How do we mobilize support and build grassroots movement into public policy?
[From Stephen Cleghorn]:
It’s an important plan, but how do we get the plan made into public policy? That’s the part that keeps so many of us wondering whether our species has gone insane and suicidal. We can figure out what to do, but then we don’t do it. The energy spent doing this plan and discussing it as a grassroots offering can feel wasted from the outset. Has any of this plan’s assessment and policy proposals any chance at all of being discussed at a cabinet meeting in the White House in the near future?
I am having an interesting dialectic that I need to parse out. As someone who came from the Northeast but has lived in the far corner of the continental U.S. most of my life, I have developed and practiced a regionalist approach. I have been a bioregionalist with a strong Cascadian identity, and that crosses the border into BC. That grew out of a set of thinkers who strongly influenced the 70s and 80s, E.F. Schumacher, Kirkpatrick Sale, and their predecessors, including Leopold Kohr and Lewis Mumford. I am a decentralist at heart, believing significant innovation always starts from the bottom up. I was early into the sustainable cities movement, there by the late 1980s. The group I helped found in 1998, Climate Solutions, had as its original vision to make the Northwest a global warming solutions model. Acting at the local and state level on climate was an outlier idea when we started. But when Bush came in, it became quite the vogue. Our group even had a little to do with warming the waters for California AB32. That idea, modeling solutions at the local and regional levels, has driven my work. Even now, my practical organizing through 350 Seattle is about hatching a Community Solutions campaign that builds community power and climate justice through rebuilding the commons – community-owned energy and housing, much improved and more accessible transit.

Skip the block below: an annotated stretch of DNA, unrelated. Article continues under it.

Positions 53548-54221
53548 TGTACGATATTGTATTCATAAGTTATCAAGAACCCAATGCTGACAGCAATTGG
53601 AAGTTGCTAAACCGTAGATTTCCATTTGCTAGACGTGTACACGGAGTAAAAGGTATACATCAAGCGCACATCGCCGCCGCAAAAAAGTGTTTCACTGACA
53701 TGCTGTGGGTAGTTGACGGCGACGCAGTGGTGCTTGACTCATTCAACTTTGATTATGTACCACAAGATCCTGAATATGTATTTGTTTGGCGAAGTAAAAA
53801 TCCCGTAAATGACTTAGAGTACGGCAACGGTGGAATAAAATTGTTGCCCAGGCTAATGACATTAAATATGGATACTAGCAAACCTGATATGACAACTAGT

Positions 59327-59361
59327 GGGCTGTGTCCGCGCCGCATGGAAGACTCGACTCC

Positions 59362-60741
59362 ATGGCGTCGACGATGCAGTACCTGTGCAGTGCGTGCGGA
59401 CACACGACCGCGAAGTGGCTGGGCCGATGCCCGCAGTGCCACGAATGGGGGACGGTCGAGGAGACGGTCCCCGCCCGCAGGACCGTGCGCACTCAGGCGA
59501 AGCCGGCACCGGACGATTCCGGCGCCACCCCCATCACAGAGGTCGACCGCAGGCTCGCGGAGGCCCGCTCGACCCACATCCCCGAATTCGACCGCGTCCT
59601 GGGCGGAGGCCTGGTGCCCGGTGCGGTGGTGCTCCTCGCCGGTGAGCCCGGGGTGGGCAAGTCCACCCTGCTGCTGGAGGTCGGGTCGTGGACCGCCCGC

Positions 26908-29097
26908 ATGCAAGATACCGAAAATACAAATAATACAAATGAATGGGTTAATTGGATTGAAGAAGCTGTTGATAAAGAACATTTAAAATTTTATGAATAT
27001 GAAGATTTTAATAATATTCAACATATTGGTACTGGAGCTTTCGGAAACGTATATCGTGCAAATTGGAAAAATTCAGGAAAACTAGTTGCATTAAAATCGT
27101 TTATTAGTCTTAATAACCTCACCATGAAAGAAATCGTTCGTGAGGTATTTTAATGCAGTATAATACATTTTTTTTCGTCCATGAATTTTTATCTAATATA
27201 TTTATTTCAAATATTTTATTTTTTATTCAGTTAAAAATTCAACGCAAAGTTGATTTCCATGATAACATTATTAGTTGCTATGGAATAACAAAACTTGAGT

So there is a natural tension with the federally-oriented, dirigiste approach of the Victory Plan. Not tension in the sense of opposition, but in the sense of coming at the challenge -from different directions. At this point, we are so far beyond the danger point in climate that we need the kind of actions contemplated in the Victory Plan. At the same time, it is those kind of centralized actions at the federal level that draw the most resistance and are most politically difficult to achieve. Are there ways to launch the actual mobilization from the ground up, actions that can be taken by state and local governments, by individuals, enlightened businesses and the nonprofit sector? The increases in renewable electricity goals recently enacted in California, Hawaii and Oregon might be one example, though only Hawaii goes 100%, and that by 2045. In Washington state, the forces associated with the Our Children’s Trust lawsuit here are pushing legislation to have the state adopt carbon limits indicated by the Jim Hansen science team backing them, admittedly less ambitious than the TCM 10-year goal.